In many organizations, bureaucracy consists of people, policies, and procedures that focus organizational resources on reaching accepted objectives. Bureaucracy can also be an unnecessary obstacle, but that's a topic for another time. For now, let's focus on how to operate within bureaucracy to get our work done with minimal frustration and wasted effort.
One approach might be what I call Just-In-Time Hoop-Jumping, which means deferring preparations for jumping through a given hoop until the time is right.
For example, if you're preparing a project plan for a sequence of reviews by sponsors, managers, and governance boards, you know that some of these folks review only parts of the plan. Others review the entire plan piecewise in a set of mini-reviews. Some review items only after others have reviewed them, and so on.
The straightforward approach to final approval involves developing the entire plan and submitting it to reviewers, in turn, making adjustments after each review. But Just-in-Time Hoop-Jumping often produces better results, because you develop in detail only enough of the work to meet the requirements of the next reviewer along the path to final approval.
Of course, a clear view of that entire path is necessary — including answers to any questions that any reviewer might ask. But it isn't necessary to have those answers in final form until you reach the point where they might be asked.
Here are three guidelines for implementing Just-In-Time Hoop-Jumping.
- Synchronize your work to your audiences
- On the path to final approval, you'll probably face a sequence of different audiences. Be certain that your work meets the needs of each audience, but complete treatment of each part of the work is necessary only for the part to be reviewed by that audience. Sketchy versions of portions to be reviewed by later audiences might be adequate for now.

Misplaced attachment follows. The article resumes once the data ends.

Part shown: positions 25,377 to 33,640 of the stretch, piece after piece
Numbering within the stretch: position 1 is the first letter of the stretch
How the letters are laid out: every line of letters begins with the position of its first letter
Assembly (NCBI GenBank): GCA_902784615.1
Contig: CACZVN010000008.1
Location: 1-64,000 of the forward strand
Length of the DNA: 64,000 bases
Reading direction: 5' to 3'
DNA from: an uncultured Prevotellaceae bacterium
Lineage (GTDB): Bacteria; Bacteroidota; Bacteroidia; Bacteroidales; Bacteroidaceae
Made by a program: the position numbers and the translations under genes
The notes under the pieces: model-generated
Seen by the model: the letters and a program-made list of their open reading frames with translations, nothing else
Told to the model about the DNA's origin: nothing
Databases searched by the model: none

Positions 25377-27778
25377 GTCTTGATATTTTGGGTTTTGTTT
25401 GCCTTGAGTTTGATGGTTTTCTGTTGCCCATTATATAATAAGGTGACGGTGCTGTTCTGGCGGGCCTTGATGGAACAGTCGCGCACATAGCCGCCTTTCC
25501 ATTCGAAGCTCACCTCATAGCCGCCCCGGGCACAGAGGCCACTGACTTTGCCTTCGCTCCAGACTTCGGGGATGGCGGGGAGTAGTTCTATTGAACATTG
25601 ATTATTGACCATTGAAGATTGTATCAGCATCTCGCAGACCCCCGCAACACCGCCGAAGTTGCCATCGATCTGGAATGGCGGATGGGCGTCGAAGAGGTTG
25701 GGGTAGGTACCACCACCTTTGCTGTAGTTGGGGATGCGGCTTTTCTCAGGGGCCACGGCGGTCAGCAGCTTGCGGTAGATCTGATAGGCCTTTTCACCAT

- Break your task into layers
- As you progress, How can you operate within bureaucracy
to get your work done with minimal
frustration and wasted effort?expectations for completeness and sophistication of the work increase. Meet those expectations. But going beyond what's necessary at any one stage exposes you to the risk that the above-and-beyond part might need rework if elements it depends on undergo change. Develop the effort in detail no more than is required for a particular stage of the review process.
- Use modularity to manage the risk of rework
- Understanding the standards to be applied at any stage of the process is a given. But you can limit the impact of failure to satisfy a reviewer by limiting the interactions between modules of the work. By making the modules of your proposal independent, you can reduce the work required to bring the entire work into compliance when one module changes.
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Forthcoming issues of Point Lookout
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- And on June 5: I Could Be Wrong About That
- Before we make joint decisions at work, we usually debate the options. We come together to share views, and then a debate ensues. Some of these debates turn out well, but too many do not. Allowing for the fact that "I could be wrong" improves outcomes. Available here and by RSS on June 5.
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